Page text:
As Seen In banner

A Timeline Of Progressing Your Postpartum Fitness

A few years ago, postpartum fitness simply meant losing the baby weight. Basically it was traditional weight loss methods marketed to moms who were in a vulnerable period in their lives.

As a pre/postnatal fitness specialist, I cringed when I saw this because I knew the harm that these so-called “Mommy Bootcamps” could do to women with pelvic floor or core dysfunction.

Luckily over the past few years, there have been huge strides in how we approach postpartum fitness. New moms are more knowledgeable about pelvic floor/core issues and postpartum certifications have ramped up for fitness pros who work with moms.

Let’s break it down – what do we need to know about progressing in our fitness after having babies?

When creating programs for my postpartum clients, I break it down into 3 stages:

  • Early Postpartum
  • The First Year
  • 1-2 Years Postpartum & Beyond
  1. Early Postpartum (6-12 weeks)

The earliest I typically start working with my clients is at 6-8 weeks, after they have had a visit with their pelvic floor physiotherapist and been cleared to train.

Notice I didn’t say cleared only by their doctor or midwife… because these medical professionals are not best qualified to give someone the go-ahead to exercise. Pelvic floor physiotherapists are the only ones who can do an internal examination to determine the status of your pelvic floor muscles.

At this stage of the game, many women have not spontaneously healed (which means everything is back to normal without doing anything). The PFP will give exercises and recommendations based on your visit. They may show you how to relax your pelvic floor if you’re hypertonic, or to hold a contraction properly… or really anything that is specific to YOU.

At this stage, it is best to ease into the type of exercises you did before but with very conservative weight. If you typically do squats, lunges, presses, etc, you can start with them off the bat. But if you’re used to doing a back squat with twice your bodyweight, for instance, now is not the time. Start with a goblet squat and see how you feel. You will likely feel much more exerted than expected, even if you trained during pregnancy and had a smooth delivery.

This first stage is really all about monitoring how your body responds to the intensity and type of exercise. If you experience symptoms (pain, pressure, leaking, doming of the abdomen, etc), discontinue that exercise OR modify until you don’t.

2. The First Year (3-12 months)

At this stage, most moms I work with have their pelvic floor and core dysfunction under control. They know what exercises work with their potential symptoms and how to modify them. But for the most part, most exercises done in the past can now be done symptom-free.

Now that we’ve established normal function, we can go deeper into aesthetic goals.

Many women want to lose some additional body fat or rebuild muscle at this point. The good news is this is a stage in our lives when we can do both.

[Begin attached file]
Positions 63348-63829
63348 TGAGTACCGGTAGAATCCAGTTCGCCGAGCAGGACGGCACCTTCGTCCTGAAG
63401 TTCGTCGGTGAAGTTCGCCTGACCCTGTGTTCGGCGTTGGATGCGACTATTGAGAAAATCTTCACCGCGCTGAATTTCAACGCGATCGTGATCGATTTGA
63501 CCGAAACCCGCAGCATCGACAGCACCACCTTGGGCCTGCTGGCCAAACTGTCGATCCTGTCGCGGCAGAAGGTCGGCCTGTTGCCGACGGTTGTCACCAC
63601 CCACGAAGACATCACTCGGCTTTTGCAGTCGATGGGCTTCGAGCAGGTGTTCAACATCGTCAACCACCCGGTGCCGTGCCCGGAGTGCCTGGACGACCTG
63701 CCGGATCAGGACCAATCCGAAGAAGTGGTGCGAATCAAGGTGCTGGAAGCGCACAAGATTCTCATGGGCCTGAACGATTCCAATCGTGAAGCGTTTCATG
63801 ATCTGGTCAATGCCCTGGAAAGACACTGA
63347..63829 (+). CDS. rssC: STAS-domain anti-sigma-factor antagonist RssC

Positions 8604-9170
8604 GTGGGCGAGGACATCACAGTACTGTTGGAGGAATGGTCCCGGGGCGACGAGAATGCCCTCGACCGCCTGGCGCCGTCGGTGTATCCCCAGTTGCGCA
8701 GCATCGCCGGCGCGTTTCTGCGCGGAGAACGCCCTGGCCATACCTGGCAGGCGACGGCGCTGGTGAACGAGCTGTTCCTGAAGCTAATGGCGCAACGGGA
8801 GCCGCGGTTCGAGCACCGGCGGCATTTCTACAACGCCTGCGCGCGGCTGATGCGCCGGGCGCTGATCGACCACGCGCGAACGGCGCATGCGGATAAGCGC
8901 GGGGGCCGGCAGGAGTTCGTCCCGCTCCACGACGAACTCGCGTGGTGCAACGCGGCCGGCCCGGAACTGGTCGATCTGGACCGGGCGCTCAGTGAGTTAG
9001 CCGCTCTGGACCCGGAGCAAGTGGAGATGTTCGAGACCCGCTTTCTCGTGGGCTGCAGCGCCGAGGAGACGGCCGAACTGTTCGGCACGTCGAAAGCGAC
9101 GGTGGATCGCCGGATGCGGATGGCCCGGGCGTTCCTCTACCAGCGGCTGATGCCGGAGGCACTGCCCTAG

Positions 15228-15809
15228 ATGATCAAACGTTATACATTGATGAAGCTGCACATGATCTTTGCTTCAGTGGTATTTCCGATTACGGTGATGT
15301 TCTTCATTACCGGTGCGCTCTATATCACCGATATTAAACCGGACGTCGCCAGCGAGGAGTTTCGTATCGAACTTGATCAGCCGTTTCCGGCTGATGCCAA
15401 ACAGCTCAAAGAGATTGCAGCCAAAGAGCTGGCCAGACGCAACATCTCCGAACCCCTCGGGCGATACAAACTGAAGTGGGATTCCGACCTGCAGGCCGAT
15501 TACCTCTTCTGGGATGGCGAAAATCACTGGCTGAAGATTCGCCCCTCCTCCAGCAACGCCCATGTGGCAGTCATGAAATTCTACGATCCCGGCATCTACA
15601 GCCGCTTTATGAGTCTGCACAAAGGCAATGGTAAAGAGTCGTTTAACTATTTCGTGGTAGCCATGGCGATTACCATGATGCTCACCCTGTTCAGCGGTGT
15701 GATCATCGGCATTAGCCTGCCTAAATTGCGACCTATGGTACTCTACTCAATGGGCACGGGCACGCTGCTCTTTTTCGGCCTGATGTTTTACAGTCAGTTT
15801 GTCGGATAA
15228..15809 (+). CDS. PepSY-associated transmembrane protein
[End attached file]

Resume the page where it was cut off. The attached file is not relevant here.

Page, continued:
Being deconditioned from pregnancy and early postpartum works to your advantage because you can reap the benefits of building muscle and losing fat at the same time effectively, a phenomenon typically only available to those new to exercise.

However, all women are different. If you are nursing, sometimes fat loss is a bit slower. Not for everyone but it can be a factor due to hormonal fluctuations.

Nutrition plays the most critical role in fat loss, so that’s a post for another day.

In terms of exercises, you can continue to add load as you rebuild your strength. You probably won’t be back at your 2x bodyweight squat just yet, but you’ll be further than you were doing goblet squats.

3. 1-2 Years Postpartum & Beyond

You not only have a toddler – you have a stronger and fitter postpartum body!

Although you have made consistent progress in year one, after that is really when things take off in terms of the fine detail.

If you were someone quite lean/muscular before, you will probably be closer to back there now. I do want to stress I’m not saying you “got your body back”. Honey, you have a new body now and it’s beautiful. You may have stretch marks, loose skin and different-looking breasts than before… but you also probably have a tighter physique with more defined muscles.

Now is when you can resume or begin advanced programming. Metabolic circuits, German Volume Training, traditional bodybuilding splits with more volume… these are all typically things I would start with a client at this stage.

However just because your body can do it doesn’t mean your schedule can! Moms are busier, point blank. This is when shorter rest periods, tempo training, or doing heavier loads with less training days per week can come in handy. Keeping intensity high while keeping workout time low is the name of the game.

If you found this helpful and want to level up your postpartum fitness, I’d love to see how I can help! Fill out my qualifier questionnaire and we’ll come up with the right plan for you.

Your coach and friend,


A Timeline Of Progressing Your Postpartum Fitness
Tagged on: